connecting theology and life in gospel-centred ways to the glory of God and our joy in Him
[Ed: Day 2 – the day we often get started and into everything, it’s all business today. Strands are into the swing of things and we’re digging deeper into the Word. The bookstall is now finally open as well – so for those coming on Wednesday night I’ll see you there and hopefully encourage you with some great reading for 2023!)
Acts 2:14-41 | “These people are not drunk…” | Tim Omrod
Famous First Lines
A long time ago Tim studied journalism and politics, hoping to get into that. One of the first things they teach you about communication and journalism is that opening lines really matter.
“It was the best of times, it was the worst of times.”
“That’s one small step for man, one giant leap for mankind.”
“”It is a truth universally acknowledged, that a single man in possession of a good fortune, must be in want of a wife.”
These great lines from famous speeches and works of writing. But compare that to Peter’s opening line: “These people are not drunk…” and then follows that up with ‘It’s only the third hour!’ (ie 9am). Clearly Peter has never been to schoolies week!
“When the day of Pentecost arrived.” (v1-13)
In the opening verses (1-4) we have sensory overload. The holy spirit descends with a big rush of wind. It’s significant here that it sounds like wind because wind and ‘Spirit’ usually comes together. The word for ‘Spirit’ in Greek and Hebrew could also be translated as ‘wind’.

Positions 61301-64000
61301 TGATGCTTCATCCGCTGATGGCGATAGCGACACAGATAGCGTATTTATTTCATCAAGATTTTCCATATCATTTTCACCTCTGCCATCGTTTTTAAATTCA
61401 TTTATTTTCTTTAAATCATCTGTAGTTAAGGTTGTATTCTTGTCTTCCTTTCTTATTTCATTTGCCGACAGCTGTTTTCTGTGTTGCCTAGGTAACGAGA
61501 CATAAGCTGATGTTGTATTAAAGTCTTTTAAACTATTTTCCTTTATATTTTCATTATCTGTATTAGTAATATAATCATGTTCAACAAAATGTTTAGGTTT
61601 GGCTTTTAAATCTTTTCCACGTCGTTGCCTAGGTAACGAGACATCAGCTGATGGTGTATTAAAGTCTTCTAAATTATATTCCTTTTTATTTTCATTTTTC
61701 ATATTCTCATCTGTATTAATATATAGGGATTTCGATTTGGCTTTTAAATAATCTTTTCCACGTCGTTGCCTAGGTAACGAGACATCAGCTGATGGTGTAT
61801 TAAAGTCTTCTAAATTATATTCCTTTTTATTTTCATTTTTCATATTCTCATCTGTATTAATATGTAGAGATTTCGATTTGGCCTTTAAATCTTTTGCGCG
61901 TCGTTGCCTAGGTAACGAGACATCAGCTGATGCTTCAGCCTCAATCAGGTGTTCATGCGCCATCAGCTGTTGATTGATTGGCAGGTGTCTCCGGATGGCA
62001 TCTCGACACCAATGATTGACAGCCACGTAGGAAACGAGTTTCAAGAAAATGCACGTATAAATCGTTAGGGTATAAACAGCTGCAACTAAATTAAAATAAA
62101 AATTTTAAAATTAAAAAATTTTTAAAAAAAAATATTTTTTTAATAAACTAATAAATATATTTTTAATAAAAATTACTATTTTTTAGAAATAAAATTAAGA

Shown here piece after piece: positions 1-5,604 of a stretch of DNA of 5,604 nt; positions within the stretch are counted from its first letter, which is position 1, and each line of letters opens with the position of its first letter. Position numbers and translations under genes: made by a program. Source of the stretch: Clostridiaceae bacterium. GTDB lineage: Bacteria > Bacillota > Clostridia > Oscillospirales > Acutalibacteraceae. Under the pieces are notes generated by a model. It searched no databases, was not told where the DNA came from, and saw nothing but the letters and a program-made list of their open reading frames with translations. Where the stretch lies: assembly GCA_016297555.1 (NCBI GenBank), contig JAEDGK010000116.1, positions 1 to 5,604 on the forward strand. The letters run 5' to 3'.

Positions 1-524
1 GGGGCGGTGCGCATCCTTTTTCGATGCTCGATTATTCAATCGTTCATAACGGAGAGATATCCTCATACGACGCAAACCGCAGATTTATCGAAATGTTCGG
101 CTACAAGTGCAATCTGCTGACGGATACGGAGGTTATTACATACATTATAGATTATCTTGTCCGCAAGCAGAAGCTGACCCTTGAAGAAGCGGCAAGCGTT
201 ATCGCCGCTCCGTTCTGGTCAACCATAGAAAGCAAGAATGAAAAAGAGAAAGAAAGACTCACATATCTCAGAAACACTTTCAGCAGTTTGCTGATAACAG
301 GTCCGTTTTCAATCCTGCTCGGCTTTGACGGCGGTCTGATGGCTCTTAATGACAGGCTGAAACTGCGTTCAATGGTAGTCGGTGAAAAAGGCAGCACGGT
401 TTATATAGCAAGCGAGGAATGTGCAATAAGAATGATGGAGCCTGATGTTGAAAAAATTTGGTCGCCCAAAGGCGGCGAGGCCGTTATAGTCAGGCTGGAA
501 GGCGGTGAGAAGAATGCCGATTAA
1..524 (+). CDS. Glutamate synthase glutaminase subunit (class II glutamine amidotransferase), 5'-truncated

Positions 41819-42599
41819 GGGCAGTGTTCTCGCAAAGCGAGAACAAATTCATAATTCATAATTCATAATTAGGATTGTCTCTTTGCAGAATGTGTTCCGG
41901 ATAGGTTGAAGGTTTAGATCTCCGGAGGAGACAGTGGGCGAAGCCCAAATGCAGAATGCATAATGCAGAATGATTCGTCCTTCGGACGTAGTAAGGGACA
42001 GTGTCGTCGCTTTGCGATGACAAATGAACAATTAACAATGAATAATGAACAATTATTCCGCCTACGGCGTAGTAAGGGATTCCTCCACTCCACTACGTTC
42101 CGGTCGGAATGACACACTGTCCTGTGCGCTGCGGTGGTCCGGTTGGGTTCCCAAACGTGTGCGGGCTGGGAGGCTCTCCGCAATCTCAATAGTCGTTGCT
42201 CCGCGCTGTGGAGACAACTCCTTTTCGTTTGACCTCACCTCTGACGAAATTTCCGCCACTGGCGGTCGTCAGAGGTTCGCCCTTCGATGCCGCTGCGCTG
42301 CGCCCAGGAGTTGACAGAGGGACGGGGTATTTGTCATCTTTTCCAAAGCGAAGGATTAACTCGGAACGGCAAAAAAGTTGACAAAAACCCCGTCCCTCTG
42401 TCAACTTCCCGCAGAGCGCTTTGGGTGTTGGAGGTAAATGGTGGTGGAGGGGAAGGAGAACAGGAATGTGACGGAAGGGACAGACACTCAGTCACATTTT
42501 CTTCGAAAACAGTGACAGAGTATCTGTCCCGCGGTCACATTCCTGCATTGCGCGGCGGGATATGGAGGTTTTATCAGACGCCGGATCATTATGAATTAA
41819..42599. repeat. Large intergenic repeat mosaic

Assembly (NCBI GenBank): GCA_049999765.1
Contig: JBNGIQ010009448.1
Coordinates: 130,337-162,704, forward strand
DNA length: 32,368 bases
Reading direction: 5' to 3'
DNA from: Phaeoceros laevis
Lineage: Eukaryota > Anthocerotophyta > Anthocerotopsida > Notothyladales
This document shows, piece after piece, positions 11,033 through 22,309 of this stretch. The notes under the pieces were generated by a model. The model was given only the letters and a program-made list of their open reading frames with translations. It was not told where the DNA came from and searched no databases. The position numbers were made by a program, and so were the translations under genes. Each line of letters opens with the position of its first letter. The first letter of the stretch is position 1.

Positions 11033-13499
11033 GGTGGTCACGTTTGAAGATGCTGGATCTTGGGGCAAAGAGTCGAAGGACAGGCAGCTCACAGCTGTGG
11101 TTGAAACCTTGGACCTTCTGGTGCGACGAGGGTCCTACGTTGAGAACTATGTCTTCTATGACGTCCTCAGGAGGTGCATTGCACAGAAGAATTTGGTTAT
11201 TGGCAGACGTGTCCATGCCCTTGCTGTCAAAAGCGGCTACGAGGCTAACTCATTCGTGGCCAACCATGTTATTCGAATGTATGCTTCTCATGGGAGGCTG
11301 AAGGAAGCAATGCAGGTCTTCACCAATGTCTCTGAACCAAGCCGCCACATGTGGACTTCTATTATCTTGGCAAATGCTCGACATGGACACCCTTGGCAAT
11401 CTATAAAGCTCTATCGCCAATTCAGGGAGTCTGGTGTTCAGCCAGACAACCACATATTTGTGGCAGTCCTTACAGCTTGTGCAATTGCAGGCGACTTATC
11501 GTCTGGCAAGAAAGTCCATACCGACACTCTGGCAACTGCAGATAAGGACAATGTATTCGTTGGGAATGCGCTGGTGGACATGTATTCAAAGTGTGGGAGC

Jesus compares the spirit to wind in John 3 with Nicodemus. You can’t see the wind, but you can see it’s effects.
When the spirit comes upon the disciples they hear the wind. They also see tongues of fire, resting on each of them.
If wind is fitting for the spirit, fire and the presence of God are also connected. Mt Sinai, burning bush, Elijah’s altar.
The final thing we see in the text is that they hear, they see, and they speak. They speak tongues – different languages that are not their own. Not taught to them, but languages they could understand. Pentecost was a festival for lots of different people in Jerusalem – and now the disciples come in and start speaking their languages. The people are then bewildered, because they can hear the gospel in their own languages (v12). It’s an extraordinary moment.
Question: is this experience in Acts 2 normative for us today? Do we expect to speak in tongues – and also hear a rushing wind and see tongues of fire? No. While we do not deny that God can do this, but the purpose of this chapter isn’t to give us a template what every Christian should expect the work of the Spirit to be like in their lives. For two reasons:
Having heard the disciples speaking the crowd is perplexed – they think everyone is drunk, filled with new wine.
“Peter lifted his voice” (v14-36)
V14, v22, v29
Each point is introduced with the same word here in Peter’s sermon. Repetition is a bible reading tip – if you see repetition it’s happening for a reason.
The word is ‘men’ (Greek: andres) – v14, v22, and v29 start with this word.